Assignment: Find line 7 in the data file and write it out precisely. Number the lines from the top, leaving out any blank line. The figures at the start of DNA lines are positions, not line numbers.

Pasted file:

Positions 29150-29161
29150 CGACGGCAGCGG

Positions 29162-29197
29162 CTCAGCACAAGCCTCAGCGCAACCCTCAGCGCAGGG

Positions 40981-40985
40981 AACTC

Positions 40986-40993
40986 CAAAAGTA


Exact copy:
Positions 40986-40993